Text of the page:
5 General Types Of Dissociation & How To Deal With Them | Mental Health 101 – YouTube

5 General Types Of Dissociation & How To Deal With Them | Mental Health 101


  • Video Views: 213832
  • Published On: 2022-01-17 19:51:26
  • Video Published/Author: Kati Morton
  • Video Duration: 00:14:23
  • Source: Watch on YouTube

Online Therapy – I do not currently offer online therapy. My sponsor BetterHelp can connect you with a licensed, online therapist, please visit: https://betterhelp.com/kati

In this video I’m talking about the 5 types of dissociation AND how to deal with them. I’ll speak to these 5 common types: maladaptive daydreaming, dissociative identity disorder, depersonalization, derealization and dissociative amnesia. I’ll also talk about what dissociation is like. So whether you’re wondering what is dissociation ? or what is dissociation like ? or help with dissociation ? or what types of dissociation there are , I am here to answer your questions.

Fight Flight Freeze Fawn: Really Understand Your Stress Response

00:00 – Dissociation definition and overview
01:45 – Episode sponsor
02:30 – Dissociative Amnesia
04:13 – Maladaptive Daydreaming
06:21 – Depersonalization
07:50 – Derealization
9:06 – Dissociative Identity Disorder (DID)
11:28 – Tips for dealing with dissociation

I’m Kati Morton, a licensed therapist making Mental Health videos

Shop my latest book
Traumatized https://geni.us/Bfak0j

Every Tuesday & Friday I post a journal prompt to help keep you motivated and working on yourself. Whether you add the prompts to your own journal at home or use the comment section under the prompt itself, this can be a great way to keep on track with journaling. Join here: https://www.youtube.com/katimorton/join

Are you interested in supporting the creation of mental health videos? If so, please visit: https://www.katimorton.com/kati-morton-patreon/

Addiction & Mental Health Treatment
If you are looking for an in-person treatment center that provides expert help with addiction recovery and mental health, All Points North Lodge is a great option. All Points North Lodge offers evidence-based and holistic treatment in the Colorado mountains. Chat with a member of their team at www.apnlodge.com/kati or call (218) 306-8214

Opinions That Don’t Matter! & Ask Kati Anything!
video: youtube.com/c/OpinionsThatDontMatter

Linnea Toney linnea@underscoretalent.com

1779 Wells Branch Pkwy #110B
Box #353 Austin, TX 78728

Please Read
If you or someone you know is in immediate danger, please call a local emergency telephone number or go immediately to the nearest emergency room.

In this video I’ll also talk about what dissociation is like. So whether you’re wondering what is dissociation ? or what is dissociation like ? or dissociation help ? or what types of dissociation , I am here to answer your questions.



  1. Kati ……
    No where near exhaustive viewing, but saw woman named, Sophia, speaking from channel …better health. She was most respectful of patients in her explanations of illnesses. She even addressed misconceptions people have, gently leading people away from stigmas….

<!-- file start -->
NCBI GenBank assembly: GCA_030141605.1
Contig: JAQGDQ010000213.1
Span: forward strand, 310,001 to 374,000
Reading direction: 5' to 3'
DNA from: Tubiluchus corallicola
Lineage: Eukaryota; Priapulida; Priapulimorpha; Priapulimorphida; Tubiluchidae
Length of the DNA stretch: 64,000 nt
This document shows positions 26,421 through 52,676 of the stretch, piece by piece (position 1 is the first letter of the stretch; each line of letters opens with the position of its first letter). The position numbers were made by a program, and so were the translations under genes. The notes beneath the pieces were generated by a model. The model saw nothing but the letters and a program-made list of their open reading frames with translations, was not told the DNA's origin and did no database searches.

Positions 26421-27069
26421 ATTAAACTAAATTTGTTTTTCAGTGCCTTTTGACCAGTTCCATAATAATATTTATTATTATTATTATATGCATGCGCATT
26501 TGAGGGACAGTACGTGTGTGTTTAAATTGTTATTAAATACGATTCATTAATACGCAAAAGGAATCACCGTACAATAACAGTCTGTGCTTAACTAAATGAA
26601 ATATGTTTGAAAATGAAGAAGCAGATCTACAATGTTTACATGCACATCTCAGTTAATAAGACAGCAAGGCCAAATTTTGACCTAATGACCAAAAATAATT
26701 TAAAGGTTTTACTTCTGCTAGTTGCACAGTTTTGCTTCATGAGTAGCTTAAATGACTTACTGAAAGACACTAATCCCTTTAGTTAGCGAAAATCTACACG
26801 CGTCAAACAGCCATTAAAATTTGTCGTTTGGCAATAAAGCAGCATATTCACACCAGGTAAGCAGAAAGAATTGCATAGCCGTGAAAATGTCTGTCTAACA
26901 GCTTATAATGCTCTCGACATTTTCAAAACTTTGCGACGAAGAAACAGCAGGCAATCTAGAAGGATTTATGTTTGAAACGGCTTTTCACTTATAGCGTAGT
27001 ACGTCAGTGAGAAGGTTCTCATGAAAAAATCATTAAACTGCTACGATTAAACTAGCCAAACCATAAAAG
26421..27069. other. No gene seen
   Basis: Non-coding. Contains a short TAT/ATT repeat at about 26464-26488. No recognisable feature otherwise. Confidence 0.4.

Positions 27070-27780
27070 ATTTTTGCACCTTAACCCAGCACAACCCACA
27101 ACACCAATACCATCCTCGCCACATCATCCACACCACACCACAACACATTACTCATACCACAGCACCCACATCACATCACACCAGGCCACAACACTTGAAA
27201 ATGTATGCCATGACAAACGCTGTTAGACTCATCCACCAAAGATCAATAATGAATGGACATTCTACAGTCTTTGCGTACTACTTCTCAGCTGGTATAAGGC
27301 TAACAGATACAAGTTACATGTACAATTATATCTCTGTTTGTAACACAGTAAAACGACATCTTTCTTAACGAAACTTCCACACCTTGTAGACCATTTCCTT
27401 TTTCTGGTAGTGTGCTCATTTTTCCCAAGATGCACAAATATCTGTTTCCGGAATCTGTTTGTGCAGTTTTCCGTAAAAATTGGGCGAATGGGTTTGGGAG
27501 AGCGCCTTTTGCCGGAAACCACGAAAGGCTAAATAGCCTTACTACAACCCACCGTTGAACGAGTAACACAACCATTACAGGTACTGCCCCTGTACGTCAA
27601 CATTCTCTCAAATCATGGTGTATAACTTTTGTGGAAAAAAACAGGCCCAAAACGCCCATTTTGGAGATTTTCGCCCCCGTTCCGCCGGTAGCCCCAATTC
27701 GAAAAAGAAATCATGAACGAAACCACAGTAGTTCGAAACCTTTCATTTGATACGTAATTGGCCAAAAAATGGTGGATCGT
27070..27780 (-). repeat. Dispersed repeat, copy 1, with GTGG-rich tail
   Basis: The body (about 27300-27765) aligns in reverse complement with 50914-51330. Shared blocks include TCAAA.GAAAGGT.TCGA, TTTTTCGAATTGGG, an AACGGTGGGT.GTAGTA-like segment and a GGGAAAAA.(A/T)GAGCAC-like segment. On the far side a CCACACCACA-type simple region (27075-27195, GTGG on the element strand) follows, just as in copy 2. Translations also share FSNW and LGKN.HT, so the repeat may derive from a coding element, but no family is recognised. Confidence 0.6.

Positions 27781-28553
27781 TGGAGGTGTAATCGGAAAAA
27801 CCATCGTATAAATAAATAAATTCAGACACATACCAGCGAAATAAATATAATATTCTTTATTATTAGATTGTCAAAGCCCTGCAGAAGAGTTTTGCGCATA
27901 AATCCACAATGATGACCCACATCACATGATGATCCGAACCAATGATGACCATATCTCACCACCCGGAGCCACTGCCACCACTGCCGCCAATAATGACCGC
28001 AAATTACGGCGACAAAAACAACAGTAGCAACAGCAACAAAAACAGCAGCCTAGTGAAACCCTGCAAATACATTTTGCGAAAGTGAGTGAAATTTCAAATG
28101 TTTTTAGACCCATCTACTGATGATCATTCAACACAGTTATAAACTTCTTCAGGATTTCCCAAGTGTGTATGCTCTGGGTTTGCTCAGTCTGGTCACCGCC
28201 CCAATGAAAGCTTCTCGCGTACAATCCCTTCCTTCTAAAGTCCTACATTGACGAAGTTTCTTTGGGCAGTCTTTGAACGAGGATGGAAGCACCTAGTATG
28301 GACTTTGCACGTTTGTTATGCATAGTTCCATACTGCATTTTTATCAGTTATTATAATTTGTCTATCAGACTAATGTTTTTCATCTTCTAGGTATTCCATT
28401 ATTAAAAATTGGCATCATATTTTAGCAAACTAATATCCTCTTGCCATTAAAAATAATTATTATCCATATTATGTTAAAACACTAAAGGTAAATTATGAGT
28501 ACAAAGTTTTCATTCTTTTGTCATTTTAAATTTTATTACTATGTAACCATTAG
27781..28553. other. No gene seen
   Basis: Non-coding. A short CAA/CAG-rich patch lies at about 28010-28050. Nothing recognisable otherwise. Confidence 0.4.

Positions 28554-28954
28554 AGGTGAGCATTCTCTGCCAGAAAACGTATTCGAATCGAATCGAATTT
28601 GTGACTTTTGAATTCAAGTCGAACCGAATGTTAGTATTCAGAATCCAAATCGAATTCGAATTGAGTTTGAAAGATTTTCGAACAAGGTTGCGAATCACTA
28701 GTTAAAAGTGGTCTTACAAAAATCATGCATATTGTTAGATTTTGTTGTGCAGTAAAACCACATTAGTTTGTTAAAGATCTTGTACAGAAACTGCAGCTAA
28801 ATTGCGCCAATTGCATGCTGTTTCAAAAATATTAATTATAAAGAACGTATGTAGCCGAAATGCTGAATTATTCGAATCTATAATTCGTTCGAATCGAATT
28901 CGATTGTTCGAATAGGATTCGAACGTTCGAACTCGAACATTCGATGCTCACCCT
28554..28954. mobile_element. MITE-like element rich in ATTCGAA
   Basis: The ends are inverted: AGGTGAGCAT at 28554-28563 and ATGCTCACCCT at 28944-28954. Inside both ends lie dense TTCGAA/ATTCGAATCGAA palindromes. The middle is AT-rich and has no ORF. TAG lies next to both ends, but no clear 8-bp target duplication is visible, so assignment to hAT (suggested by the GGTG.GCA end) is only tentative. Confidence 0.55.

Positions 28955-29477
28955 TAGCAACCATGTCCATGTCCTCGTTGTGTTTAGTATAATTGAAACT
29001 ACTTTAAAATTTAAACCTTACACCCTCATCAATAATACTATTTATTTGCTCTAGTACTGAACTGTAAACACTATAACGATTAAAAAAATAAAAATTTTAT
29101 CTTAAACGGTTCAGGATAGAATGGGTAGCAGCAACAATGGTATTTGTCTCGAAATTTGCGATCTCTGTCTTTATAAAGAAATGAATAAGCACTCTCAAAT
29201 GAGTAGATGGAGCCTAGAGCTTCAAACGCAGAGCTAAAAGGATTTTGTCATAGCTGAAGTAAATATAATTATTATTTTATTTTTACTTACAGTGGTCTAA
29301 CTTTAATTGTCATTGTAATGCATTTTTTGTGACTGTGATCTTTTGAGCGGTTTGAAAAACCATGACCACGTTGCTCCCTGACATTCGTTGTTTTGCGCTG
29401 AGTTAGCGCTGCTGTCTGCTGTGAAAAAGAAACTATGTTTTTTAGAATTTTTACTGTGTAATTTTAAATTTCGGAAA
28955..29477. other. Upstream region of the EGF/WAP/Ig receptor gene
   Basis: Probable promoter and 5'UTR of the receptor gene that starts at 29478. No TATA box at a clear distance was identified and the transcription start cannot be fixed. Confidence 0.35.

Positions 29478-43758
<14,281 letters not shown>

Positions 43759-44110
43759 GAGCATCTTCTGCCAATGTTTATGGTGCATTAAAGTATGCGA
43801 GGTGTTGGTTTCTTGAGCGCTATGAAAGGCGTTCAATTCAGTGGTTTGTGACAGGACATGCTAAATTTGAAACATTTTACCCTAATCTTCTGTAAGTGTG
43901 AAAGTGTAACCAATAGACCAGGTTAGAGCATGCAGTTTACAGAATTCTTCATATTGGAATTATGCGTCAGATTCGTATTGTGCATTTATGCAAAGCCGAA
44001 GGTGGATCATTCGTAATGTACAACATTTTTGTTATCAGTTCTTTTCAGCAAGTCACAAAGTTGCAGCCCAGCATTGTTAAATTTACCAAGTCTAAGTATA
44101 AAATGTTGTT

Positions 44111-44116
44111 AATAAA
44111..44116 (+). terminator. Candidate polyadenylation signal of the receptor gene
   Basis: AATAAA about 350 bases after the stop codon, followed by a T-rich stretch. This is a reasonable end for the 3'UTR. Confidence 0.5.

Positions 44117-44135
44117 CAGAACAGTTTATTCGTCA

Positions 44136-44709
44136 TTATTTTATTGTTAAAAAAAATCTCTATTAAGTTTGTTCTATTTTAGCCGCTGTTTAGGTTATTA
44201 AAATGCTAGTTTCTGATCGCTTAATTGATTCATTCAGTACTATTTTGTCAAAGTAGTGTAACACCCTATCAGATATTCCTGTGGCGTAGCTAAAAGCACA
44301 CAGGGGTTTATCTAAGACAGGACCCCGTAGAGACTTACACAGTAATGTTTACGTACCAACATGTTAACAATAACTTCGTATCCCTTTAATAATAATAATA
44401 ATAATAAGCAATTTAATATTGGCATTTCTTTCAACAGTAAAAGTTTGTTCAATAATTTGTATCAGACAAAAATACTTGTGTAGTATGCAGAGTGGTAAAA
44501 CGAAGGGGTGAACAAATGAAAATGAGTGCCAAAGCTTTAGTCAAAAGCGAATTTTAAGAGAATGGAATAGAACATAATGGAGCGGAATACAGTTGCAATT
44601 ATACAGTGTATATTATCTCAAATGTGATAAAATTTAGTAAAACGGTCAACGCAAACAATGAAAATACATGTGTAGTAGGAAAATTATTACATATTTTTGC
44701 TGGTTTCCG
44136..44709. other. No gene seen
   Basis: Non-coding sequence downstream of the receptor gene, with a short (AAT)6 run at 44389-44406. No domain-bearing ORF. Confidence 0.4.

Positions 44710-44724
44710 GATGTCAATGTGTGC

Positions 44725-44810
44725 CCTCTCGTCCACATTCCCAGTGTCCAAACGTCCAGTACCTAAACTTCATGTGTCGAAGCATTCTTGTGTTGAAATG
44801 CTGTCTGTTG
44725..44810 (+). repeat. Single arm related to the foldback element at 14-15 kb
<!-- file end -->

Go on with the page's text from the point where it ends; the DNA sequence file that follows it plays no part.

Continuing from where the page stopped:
After just viewing you in another video, you express the same respect. It's also very impressive how you speak with, "We may experience…" or "Something that may be helpful to us…" It's as if your sleeves are rolled up and we are in this together….this thing called life. God bless you as you use your skills in helping us!

  2. When I dissociate I feel like instead of being right behind my eyes, it's like I'm sitting in the back row of a theatre and the screen is my eyes. I feel really far away from what is happening in front of me. Like I'm just a viewer and not participating. But watching me do stuff. Like right now even.

  3. Depersonalization feels like you’re a hologram in a way.. like you’re hovering in a spot but the reality doesn’t seem real or you may feel like you’re not really there.. finally it has a concrete word for it cuz I have tried to explain it and its almost like hard to understand

  4. I don’t know how to define what happens to me, only that sometimes, I’d do practically anything to stop it. I have agoraphobia, OCD and complex ptsd. I lost my mother six months ago, she was literally my anchor, my life. I’m having episodes where I’ll feel time stops, drags on, and it feels like everything is falling away and breaking apart. It’s all meaningless and feels so unsure. I feel so…untethered, adrift. It feels like, there’s years and years rolling ahead and I fear I’ll never get out of this cycle of dread and fear and meaningless.

  5. … I've been living most of my adult life (honestly, since my highschool years when bullying was at its worst), and every single point this video makes hits the nail on the head for me. I've been diagnosed with major depression time and time again, but it never felt like the right answer. Though I won't go so far as to say I have DID, because I'm not a mental health professional. But recently, I've been told by my partner that I'm a completely different person than I used to be, or that sometimes I'm one way and sometimes I'm the other. January was a traumatic month for the both of us, and following that incredible time of stress, that's when my partner noticed the shift. It kind of aligns with the "protector" alter that is mentioned, because I am constantly defending myself when I used to be a big pushover. But I honestly don't remember the change, but because I'm almost continuously dissociating, I don't really remember what I was like beforehand either. The realization shook me. This could just be something I did to change my fawning habits in conflict, or it could be something more. Guess I need to see my psychiatrist again!

  6. As an adult every few years I would "learn" my childhood bestie died. No matter how many times I heard it, it felt like brand new information until I finally had help processing it. As a kid I responded the same to my grandpa's death, I had somehow convinced myself he was just avoiding me & if I could just be good enough he'd come back. The human brain is equal parts self-protective & cruel.

  7. 10 Things That Can Help Treat DID